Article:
• My work with Michigan DNR mentors has been rewarding and eye-opening … a wonderful supplement to my formal education on campus in East Lansing. I encourage all aspiring natural resource professionals to network with veterans of their profession. Events like the Midwest Fish and Wildlife Conference provide valuable networking opportunities. But it doesn’t end there. Contact natural resource professionals in your area to learn about how to get involved. You won’t regret it!

Andrew Carlson

Tagged ,

“The Fresh Fish of Bellaire”

Just over one month after the Coldwater Resources Steering Committee (CRSC) meeting, I made another scenic journey to Michigan’s northern Lower Peninsula. The destination for 12/1/15: Bellaire, home of Shanty Creek Resorts, where the 2015 Michigan DNR (MDNR) Fisheries Division Meeting took place. As soon as I walked beneath the enormous wooden entryway and sensed the unmistakable fragrance of the northwoods, I knew I was in for an enjoyable morning. I entered a cabin-like hallway replete with photographs and paintings of hunting expeditions of yesteryear. I admired the meticulous detail and impeccable accuracy of deer, ducks, and grouse, those animals of endless fascination. In a wildlife dreamland, I slowly made my way to the meeting registration table. To my surprise, there were nametags featuring clear, crisp images of common Michigan recreational fishes and bags with an embossed Michigan DNR Fisheries Division logo! Quite a professional event, I said to myself, thinking of my many undergraduate meetings with the Minnesota DNR (first as a volunteer, then as an employee) during my days at the University of Minnesota. The stage was set for a memorable meeting.

The meeting featured sessions for various Committees of the MDNR, including the Trout Committee, where I presented full results from the 2015 Inland Trout Angler Survey. Whereas my talk at the CRSC focused on differences between angling group members and non-members in Michigan streams, in this presentation (PDF:CRSC_TroutCommtalk) I characterized the factors that drive typical, “overall” anglers to fish streams and inland lakes for brook trout, brown trout, rainbow trout, lake trout, and splake. I discussed anglers’ responses to a wide range of questions, including those related to angling experience, fishing trip planning, stream and lake selection factors, harvest and tackle use patterns, and overall satisfaction with trout management in Michigan. I was grateful to hear from managers that I provided the details they sought, information that will help us understand the values, attitudes, and behaviors of public stakeholders as we develop a statewide management plan for inland trout. Another incredible Fenske Fellowship experience!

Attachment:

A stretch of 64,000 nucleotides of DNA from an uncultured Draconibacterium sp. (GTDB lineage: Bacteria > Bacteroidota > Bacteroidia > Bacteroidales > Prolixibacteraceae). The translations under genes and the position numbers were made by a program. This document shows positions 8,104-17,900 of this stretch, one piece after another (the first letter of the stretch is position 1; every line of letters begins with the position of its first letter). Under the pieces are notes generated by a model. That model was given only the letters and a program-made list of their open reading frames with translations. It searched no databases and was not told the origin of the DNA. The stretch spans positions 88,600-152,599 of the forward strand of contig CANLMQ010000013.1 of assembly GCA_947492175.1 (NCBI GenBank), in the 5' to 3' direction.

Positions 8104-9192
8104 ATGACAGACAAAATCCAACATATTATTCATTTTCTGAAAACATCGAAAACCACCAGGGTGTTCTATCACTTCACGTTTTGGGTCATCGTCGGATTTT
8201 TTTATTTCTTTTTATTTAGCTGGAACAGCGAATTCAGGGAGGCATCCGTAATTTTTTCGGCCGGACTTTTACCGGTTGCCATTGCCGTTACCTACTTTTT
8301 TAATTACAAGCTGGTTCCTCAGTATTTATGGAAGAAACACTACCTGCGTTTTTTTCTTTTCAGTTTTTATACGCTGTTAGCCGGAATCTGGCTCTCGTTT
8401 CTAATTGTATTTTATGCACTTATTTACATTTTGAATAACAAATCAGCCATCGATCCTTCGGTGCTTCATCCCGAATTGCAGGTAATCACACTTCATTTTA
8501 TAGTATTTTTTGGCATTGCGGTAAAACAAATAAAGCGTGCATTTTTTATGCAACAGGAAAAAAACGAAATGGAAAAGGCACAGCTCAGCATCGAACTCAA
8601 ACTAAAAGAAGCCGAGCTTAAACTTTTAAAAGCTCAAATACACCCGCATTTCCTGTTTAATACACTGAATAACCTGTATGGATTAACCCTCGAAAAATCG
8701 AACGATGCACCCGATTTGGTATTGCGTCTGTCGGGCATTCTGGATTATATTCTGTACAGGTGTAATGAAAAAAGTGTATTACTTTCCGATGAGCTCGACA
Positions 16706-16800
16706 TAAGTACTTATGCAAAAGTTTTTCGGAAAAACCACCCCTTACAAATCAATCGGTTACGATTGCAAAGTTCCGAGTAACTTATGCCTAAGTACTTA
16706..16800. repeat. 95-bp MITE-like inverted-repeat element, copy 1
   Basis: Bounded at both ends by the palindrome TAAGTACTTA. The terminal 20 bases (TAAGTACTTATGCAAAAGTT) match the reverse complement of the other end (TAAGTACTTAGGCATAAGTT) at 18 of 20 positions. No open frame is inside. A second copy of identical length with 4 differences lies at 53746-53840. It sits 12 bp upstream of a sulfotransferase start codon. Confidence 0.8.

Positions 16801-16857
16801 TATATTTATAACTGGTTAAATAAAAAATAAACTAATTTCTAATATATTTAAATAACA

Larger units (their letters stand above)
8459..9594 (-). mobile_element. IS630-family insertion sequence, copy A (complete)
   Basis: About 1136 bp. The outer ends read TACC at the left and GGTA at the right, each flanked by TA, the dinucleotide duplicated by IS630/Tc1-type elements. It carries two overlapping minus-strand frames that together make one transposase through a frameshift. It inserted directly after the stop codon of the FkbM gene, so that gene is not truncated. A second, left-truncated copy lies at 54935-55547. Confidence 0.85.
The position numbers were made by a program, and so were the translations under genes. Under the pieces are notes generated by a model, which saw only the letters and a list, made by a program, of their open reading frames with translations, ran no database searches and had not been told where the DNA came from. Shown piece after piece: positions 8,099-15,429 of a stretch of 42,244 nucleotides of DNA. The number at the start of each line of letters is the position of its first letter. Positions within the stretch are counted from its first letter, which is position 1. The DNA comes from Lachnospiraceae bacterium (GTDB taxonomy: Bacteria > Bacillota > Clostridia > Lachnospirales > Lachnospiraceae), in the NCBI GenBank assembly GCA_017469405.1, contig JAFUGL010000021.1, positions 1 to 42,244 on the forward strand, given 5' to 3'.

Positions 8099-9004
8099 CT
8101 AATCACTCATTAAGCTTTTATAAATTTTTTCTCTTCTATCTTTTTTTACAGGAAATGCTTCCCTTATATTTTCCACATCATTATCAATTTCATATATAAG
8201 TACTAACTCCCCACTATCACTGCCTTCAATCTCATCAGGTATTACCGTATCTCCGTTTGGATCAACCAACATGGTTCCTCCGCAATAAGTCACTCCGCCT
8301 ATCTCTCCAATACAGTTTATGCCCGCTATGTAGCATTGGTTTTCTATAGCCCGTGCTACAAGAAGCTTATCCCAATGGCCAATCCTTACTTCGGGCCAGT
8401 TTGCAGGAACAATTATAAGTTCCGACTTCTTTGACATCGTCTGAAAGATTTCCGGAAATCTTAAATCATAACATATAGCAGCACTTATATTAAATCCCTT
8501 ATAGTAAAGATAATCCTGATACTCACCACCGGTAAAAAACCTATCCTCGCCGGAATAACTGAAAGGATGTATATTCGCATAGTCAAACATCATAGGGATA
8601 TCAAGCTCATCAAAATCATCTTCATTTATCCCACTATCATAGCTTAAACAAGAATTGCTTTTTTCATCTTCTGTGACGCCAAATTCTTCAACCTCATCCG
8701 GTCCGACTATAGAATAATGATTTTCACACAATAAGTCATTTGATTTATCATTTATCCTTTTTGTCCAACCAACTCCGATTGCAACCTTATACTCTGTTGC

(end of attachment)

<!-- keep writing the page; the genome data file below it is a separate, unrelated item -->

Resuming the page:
It has been highly rewarding to see that my research is relevant for fisheries managers. As I reflect on my Fenske Fellowship experiences thus far, four lessons come to mind:

  1. Know your audience
    • A professional presentation is valuable in proportion to how effectively a speaker communicates with his/her audience. In transitioning from my first to second presentation, I made a more conscious effort to consider my audience (i.e., salmonid managers) and the specific information they desired. I am certain this improved the quality of my second talk.
  2. Speak with passion, confidence, and creativity
    • In my experience, professional talks represent outstanding opportunities to channel personal enthusiasm toward effective scientific communication. Speak with your heart, and good things will happen!
  3. Address questions with honesty and an open mind
    • At the Trout Committee meeting I received a thought-provoking question about the degree to which my sample population (N = 4,161) accurately represented Michigan trout anglers. Knowing that survey respondents were typically male, age 50-65, and members of angling groups (and invariably provided their emails after purchasing licenses), I responded to this question to the effect that my sample population was not fully representative. To expect a completely representative population is unrealistic, but it is important to acknowledge the inherent biases in a survey and transparently communicate these to audiences at professional meetings.
  4. Learn and have fun!
    • The MDNR fisheries community is a wonderful group of passionate scientists, managers, and biologists who care deeply about the health of aquatic resources within and outside Michigan. Collectively (and in many cases individually), these fisheries professionals are a walking encyclopedia of information. For a Ph.D. student like myself, networking with the MDNR fisheries community is an incredible extracurricular experience. I’ve learned facts about fisheries research and management that no amount of classroom instruction could provide. And I’ve had lots of fun!
      • In a festive, holiday-themed room, members of the Michigan DNR Trout Committee discuss results of the 2015 Inland Trout Angler Survey after my presentation.

        Trout Committee

Tagged